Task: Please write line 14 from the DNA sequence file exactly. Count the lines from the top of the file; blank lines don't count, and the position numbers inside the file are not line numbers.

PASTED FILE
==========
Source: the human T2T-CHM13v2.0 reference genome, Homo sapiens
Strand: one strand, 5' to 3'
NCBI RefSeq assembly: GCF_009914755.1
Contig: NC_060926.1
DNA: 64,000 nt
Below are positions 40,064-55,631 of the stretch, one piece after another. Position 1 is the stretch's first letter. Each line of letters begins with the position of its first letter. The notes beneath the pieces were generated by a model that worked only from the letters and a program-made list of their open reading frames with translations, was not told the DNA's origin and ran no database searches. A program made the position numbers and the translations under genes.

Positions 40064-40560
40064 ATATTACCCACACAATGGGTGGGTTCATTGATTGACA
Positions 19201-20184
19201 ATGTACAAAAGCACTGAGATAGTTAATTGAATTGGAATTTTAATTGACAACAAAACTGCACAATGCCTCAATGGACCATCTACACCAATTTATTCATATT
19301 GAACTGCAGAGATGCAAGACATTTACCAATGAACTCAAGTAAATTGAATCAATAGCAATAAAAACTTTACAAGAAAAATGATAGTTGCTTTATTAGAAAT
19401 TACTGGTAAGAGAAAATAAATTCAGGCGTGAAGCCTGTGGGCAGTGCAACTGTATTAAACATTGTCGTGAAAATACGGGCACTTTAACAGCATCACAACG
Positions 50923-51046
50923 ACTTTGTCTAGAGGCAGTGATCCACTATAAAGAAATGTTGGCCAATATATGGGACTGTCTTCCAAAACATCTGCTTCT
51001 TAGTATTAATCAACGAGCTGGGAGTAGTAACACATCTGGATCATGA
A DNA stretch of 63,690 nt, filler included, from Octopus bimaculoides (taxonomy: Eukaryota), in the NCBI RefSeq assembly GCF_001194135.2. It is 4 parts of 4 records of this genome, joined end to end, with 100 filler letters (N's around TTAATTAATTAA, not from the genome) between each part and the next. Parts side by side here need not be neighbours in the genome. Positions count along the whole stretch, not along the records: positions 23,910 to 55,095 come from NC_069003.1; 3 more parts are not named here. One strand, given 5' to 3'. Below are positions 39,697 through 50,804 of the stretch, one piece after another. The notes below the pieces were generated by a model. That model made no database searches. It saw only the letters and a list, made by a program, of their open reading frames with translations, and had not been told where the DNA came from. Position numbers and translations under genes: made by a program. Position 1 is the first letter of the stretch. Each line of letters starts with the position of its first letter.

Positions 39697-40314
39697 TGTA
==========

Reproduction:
50923 ACTTTGTCTAGAGGCAGTGATCCACTATAAAGAAATGTTGGCCAATATATGGGACTGTCTTCCAAAACATCTGCTTCT